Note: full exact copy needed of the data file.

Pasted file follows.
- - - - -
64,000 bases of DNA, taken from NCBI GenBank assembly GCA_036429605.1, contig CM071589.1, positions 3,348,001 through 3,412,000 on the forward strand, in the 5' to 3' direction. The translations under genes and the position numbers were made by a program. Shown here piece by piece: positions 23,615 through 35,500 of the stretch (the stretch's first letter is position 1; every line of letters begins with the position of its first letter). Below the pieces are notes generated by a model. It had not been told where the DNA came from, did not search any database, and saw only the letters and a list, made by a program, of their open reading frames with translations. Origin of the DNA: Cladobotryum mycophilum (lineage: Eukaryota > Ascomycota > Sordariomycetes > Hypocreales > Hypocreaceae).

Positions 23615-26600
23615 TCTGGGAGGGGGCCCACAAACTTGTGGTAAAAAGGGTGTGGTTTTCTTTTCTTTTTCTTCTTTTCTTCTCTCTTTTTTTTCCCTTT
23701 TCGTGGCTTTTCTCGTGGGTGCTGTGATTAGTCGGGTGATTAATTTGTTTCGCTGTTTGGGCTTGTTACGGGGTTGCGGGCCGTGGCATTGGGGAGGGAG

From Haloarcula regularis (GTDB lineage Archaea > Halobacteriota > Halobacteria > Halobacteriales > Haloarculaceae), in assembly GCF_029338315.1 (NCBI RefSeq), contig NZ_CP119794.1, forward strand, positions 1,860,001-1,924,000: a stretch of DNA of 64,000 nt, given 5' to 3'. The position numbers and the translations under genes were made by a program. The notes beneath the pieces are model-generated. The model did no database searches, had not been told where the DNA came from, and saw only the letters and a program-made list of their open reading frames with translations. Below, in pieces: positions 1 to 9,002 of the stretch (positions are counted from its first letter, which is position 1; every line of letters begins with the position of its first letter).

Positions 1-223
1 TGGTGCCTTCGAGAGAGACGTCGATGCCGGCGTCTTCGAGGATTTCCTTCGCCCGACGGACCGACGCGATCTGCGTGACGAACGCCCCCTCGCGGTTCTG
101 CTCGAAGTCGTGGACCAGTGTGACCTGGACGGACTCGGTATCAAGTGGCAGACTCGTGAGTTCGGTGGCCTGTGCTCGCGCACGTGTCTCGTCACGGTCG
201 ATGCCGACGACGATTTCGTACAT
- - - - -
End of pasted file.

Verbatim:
64,000 bases of DNA, taken from NCBI GenBank assembly GCA_036429605.1, contig CM071589.1, positions 3,348,001 through 3,412,000 on the forward strand, in the 5' to 3' direction. The translations under genes and the position numbers were made by a program. Shown here piece by piece: positions 23,615 through 35,500 of the stretch (the stretch's first letter is position 1; every line of letters begins with the position of its first letter). Below the pieces are notes generated by a model. It had not been told where the DNA came from, did not search any database, and saw only the letters and a list, made by a program, of their open reading frames with translations. Origin of the DNA: Cladobotryum mycophilum (lineage: Eukaryota > Ascomycota > Sordariomycetes > Hypocreales > Hypocreaceae).

Positions 23615-26600
23615 TCTGGGAGGGGGCCCACAAACTTGTGGTAAAAAGGGTGTGGTTTTCTTTTCTTTTTCTTCTTTTCTTCTCTCTTTTTTTTCCCTTT
23701 TCGTGGCTTTTCTCGTGGGTGCTGTGATTAGTCGGGTGATTAATTTGTTTCGCTGTTTGGGCTTGTTACGGGGTTGCGGGCCGTGGCATTGGGGAGGGAG

From Haloarcula regularis (GTDB lineage Archaea > Halobacteriota > Halobacteria > Halobacteriales > Haloarculaceae), in assembly GCF_029338315.1 (NCBI RefSeq), contig NZ_CP119794.1, forward strand, positions 1,860,001-1,924,000: a stretch of DNA of 64,000 nt, given 5' to 3'. The position numbers and the translations under genes were made by a program. The notes beneath the pieces are model-generated. The model did no database searches, had not been told where the DNA came from, and saw only the letters and a program-made list of their open reading frames with translations. Below, in pieces: positions 1 to 9,002 of the stretch (positions are counted from its first letter, which is position 1; every line of letters begins with the position of its first letter).

Positions 1-223
1 TGGTGCCTTCGAGAGAGACGTCGATGCCGGCGTCTTCGAGGATTTCCTTCGCCCGACGGACCGACGCGATCTGCGTGACGAACGCCCCCTCGCGGTTCTG
101 CTCGAAGTCGTGGACCAGTGTGACCTGGACGGACTCGGTATCAAGTGGCAGACTCGTGAGTTCGGTGGCCTGTGCTCGCGCACGTGTCTCGTCACGGTCG
201 ATGCCGACGACGATTTCGTACAT